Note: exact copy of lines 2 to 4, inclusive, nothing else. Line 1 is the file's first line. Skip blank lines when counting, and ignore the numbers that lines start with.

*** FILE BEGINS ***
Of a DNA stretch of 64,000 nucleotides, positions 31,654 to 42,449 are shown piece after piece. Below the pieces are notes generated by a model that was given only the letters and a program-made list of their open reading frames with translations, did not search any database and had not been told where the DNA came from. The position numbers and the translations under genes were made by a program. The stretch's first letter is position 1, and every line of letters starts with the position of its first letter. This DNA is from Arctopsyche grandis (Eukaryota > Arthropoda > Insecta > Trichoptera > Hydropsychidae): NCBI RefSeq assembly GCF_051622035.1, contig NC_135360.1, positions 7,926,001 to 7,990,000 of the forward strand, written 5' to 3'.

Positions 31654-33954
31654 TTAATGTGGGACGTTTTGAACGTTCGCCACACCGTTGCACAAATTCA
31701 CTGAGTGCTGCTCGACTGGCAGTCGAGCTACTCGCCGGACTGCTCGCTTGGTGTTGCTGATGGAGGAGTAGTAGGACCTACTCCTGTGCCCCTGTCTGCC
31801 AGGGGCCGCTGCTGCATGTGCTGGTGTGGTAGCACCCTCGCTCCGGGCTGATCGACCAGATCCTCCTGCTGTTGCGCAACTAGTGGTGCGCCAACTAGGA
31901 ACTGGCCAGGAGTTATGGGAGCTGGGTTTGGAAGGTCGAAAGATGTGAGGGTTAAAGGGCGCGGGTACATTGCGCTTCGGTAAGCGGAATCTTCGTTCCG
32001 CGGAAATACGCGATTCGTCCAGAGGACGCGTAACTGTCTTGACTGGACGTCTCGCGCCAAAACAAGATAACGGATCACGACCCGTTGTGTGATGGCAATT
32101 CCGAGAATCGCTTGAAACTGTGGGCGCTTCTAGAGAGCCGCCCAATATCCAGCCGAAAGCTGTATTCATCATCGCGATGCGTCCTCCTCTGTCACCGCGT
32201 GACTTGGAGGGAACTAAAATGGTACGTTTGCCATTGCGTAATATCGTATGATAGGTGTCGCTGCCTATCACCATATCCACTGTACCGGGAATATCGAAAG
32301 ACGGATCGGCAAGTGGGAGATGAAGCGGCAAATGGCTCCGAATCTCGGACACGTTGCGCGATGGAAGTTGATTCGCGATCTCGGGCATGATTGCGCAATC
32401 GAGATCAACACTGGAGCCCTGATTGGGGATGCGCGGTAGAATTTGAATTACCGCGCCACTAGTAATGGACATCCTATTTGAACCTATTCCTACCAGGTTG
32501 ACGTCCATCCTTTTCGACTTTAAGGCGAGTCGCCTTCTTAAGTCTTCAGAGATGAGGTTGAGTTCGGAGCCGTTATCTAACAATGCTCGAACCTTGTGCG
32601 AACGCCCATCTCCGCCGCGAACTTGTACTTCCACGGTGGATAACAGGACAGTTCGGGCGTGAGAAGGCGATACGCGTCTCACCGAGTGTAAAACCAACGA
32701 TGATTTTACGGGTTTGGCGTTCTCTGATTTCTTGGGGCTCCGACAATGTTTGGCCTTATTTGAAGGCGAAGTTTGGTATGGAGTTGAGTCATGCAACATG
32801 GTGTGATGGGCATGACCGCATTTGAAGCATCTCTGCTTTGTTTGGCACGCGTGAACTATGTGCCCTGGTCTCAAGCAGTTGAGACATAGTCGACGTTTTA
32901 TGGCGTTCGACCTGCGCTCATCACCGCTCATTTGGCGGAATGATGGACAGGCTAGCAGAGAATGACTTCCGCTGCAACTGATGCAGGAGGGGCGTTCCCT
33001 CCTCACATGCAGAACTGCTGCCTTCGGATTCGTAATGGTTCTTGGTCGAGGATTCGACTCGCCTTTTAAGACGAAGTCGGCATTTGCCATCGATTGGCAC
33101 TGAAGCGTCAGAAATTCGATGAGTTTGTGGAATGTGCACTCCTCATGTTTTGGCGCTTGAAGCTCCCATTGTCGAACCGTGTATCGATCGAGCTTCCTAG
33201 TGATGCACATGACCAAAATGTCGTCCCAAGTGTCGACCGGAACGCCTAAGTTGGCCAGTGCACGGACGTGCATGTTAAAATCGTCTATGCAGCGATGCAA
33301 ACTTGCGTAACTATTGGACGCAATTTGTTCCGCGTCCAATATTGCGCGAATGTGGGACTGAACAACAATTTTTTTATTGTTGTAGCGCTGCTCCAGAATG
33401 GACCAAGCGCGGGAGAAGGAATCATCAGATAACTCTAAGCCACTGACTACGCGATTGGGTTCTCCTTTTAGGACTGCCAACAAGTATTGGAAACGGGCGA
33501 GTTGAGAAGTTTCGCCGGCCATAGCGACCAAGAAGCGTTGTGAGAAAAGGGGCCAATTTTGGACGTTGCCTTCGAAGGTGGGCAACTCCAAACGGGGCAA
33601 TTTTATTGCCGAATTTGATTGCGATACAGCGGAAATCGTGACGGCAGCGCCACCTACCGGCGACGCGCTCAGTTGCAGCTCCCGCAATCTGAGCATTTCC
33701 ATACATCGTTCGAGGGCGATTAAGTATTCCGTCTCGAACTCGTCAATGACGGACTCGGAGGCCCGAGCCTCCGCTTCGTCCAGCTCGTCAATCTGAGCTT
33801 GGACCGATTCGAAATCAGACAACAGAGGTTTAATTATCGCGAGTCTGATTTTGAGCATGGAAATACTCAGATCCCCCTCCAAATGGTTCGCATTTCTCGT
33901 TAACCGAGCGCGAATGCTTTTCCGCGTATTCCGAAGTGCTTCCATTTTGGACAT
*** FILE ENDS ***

Positions 31654-33954
31654 TTAATGTGGGACGTTTTGAACGTTCGCCACACCGTTGCACAAATTCA
31701 CTGAGTGCTGCTCGACTGGCAGTCGAGCTACTCGCCGGACTGCTCGCTTGGTGTTGCTGATGGAGGAGTAGTAGGACCTACTCCTGTGCCCCTGTCTGCC